Love Island is not racist, says Amber Rose Gill, the dating show winner now shaking up romantic fiction

Es Love Island racist? Amber Rose Gill faced online abuse from racial slurs to death threats after winning the TV dating show in 2019, and a backlash after tweeting her support for Black Lives Matter.

And this summer there has been more controversy for Love Island – which has previously come in for scrutiny over the level of support if offers participants – as some Black contestants have been snubbed when choices are made about who couples up.

Gill has been watching the current series closely. does she think Love Island have you a problem with racism? The 24 year-old from Newcastle answers carefully, but appears to absolve the ITV show from blame.

“It’s hard to say racism is the cause of what’s happening,” she tells Yo. “You get dealt the cards you get dealt with. Sometimes I had a really bad time on the show. But I was always shown on screen when they edited it because I’ve got a big old mouth.

“If you don’t have a big personality or you are not outspoken, then you get faded into the background. Maybe some people aren’t as comfortable speaking their minds.”

Gill has been a victim of social media trolling (Photo: Mills & Boon)

With 2.6 million Instagram followers, 363,000 on Twitter and more than 100,000 YouTube subscribers, Gill certainly has a voice.

“I’ve got this platform and I want to extend it to help as many people as I can,” she says. But her readiness to be outspoken and candid can come at a cost, as she found out when she publicly backed the Black Lives Matter movement.

“My follower count immediately plummeted. I don’t really understand what you thought I stood for? But there’s a bigger picture out there than just losing followers,” says the one-time beauty therapist whose father is from Trinidad and Tobago.

“When you have a platform you either make a conscious decision to be neutral or stand up for what you believe in,” she says. “If I’m not making anyone upset then I almost feel that I’m not doing anything of meaning.”

Gill, who broke up with her Love Island-winning partner Greg O’Shea days after they split the winner’s check, adds: “I didn’t want to be in the box of ‘what Love Islanders do’. Everyone seems to think I can’t talk about politics, I can only talk about dating.”

After being “overwhelmed with support” when she emerged from the villa, social media trolls began to undermine Gill’s mental health – apparently unhappy about the winners’ decision to split.

“It really got to me,” she says. “I feel like I’m a good person. Why do these people think I’m just horrible no matter what I do? It really did have an impact.”

“I had about 14 weeks therapy afterwards (mandated by ITV). The producers were always available on the phone. My experience was positive overall because I won. But what works for me might not work for someone else.”

Love Island has introduced a new aftercare policy after three former contestants took their own life. Participants have also been given sensitivity training about language used to speak about ethnicity and race this year. The viewers could benefit from similar help, Gill believes.

“Sometimes the audience gets too invested,” she says. “It’s not anything to do with the show. People are putting too much pressure on these people. Take it as face value as just entertainment, that’s what it is.”

In her business life, Gill promises that her Instagram Stories and posts are “100 per cent authentically my thoughts. It’s important that the commercial stuff is aligned with what I want to say.”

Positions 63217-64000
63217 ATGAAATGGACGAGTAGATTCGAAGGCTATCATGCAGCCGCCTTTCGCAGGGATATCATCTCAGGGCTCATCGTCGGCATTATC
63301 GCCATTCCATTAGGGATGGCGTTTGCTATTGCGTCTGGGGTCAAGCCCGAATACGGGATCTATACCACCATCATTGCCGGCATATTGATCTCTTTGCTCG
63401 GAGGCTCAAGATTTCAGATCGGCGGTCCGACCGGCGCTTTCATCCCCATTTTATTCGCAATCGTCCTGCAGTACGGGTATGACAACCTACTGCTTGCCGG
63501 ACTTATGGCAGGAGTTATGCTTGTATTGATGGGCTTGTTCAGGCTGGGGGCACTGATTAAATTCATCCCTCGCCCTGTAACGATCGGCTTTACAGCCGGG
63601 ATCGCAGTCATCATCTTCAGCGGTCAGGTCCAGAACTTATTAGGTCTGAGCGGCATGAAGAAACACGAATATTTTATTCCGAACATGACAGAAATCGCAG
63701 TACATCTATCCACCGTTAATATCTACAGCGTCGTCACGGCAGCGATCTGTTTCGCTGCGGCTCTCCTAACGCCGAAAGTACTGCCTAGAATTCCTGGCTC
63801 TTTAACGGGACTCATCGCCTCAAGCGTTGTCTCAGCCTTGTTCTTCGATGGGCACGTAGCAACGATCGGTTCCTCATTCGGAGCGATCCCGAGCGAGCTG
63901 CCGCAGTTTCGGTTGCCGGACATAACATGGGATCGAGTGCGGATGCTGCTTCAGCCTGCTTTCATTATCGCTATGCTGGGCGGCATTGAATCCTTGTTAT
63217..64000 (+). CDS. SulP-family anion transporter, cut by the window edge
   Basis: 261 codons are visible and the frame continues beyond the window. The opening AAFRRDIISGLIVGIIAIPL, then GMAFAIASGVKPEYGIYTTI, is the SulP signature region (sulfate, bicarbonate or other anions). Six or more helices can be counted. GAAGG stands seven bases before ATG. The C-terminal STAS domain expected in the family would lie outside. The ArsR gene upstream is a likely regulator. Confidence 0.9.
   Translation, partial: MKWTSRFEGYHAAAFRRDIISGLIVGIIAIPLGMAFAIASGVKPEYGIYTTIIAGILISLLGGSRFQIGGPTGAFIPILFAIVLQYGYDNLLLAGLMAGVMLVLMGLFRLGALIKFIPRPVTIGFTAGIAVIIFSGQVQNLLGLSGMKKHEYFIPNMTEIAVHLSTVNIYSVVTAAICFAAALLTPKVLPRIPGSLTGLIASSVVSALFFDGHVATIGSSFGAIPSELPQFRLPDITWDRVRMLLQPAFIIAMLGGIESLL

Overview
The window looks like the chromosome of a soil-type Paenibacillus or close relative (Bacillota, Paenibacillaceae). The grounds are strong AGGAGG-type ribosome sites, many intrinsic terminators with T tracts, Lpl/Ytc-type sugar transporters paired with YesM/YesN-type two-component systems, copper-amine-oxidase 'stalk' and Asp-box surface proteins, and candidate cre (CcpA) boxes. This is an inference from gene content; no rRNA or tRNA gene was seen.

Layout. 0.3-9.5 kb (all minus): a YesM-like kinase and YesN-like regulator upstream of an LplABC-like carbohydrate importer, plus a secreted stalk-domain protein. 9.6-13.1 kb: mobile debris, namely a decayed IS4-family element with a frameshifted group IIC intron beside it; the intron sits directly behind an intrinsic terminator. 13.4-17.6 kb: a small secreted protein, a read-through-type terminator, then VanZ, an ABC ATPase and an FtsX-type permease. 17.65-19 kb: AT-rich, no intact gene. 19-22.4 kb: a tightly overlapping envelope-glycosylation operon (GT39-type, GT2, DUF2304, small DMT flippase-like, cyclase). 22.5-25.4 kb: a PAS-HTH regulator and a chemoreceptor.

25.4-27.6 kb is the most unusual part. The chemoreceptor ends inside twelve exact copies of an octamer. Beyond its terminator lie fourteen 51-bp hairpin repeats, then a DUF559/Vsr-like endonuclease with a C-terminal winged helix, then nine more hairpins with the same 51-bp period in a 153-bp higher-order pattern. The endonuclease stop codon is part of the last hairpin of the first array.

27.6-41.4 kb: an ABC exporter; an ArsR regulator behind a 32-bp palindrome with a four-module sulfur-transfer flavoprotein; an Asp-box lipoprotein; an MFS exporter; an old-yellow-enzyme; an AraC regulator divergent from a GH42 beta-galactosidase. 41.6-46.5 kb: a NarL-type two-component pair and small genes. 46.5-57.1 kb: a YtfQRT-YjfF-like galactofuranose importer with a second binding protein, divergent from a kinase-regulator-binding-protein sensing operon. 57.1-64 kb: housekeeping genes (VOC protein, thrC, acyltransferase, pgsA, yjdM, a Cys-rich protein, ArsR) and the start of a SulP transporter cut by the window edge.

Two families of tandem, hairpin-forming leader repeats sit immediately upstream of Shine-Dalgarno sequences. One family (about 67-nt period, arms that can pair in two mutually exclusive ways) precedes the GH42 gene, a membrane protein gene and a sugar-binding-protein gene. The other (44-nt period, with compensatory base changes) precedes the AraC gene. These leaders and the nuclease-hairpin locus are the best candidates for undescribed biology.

Yet she was ticked off by the Advertising Standards Authority during a crackdown on influencers who fail to declare when they are doing a sponsored post.

“It’s typical that I was made an example of. I think it was one post I forgot,” she says. “I always make it clear on my Stories. In fact I say ‘we’re gonna have an ad break now’ and people really like that. There’s no hiding from the Advertising Standards body!”

Gill, who talked openly about putting on weight during lockdown, says she tries to spread a “body positive” message: “People my age on Insta and TikTok try to present a perfect image 24/7. I always try to share my truth.”

She admits that receiving the first copy of her debut novel was a “how did this happen moment”. Gill worked with romantic fiction publisher Mills & Boon for Until I Met Youa sun lounger read with a message amid the passionate kisses.

“I’ve always loved romantic fiction since I was young, but I didn’t appreciate then that there was a lack of diversity and ethnic representation among the characters,” she says.

“I wanted to read a book with characters that look and sound like me. Mills & Boon also wanted to reach a wider audience, so we teamed up,” she said of the title, which follows broken-hearted travel blogger Samantha, who catches the eye of hot-shot businessman, Roman, on holiday in Tobago.

Gill had the support of a co-writer, Nadine Gonzalez, an experienced US romantic fiction author. “Obviously I’ve never written a book before and it was very scary,” she says.

She hopes the book will resonate with “young women like me, who are a bit confused about what they’re going to do with their lives, and then they get dumped whilst their friends are off doing amazing things like getting married”.

Gill isn’t quite the same as her target audience – how many find themselves “linked” to the England football star Jack Grealish in the tabloids? “It’s really hard to deal with this interest in my dating life,” she says. “Maybe it’s because I don’t talk about it much.

“I knew Jack Grealish but I never dated him. It’s really hard because people painted me out to be a bad person, like I was trying to split up a relationship, like I was a homewrecker. That’s really not who I am.”

• ‘Until I Met You’ by Amber Rose Gill, published by Mills & Boon, is available now

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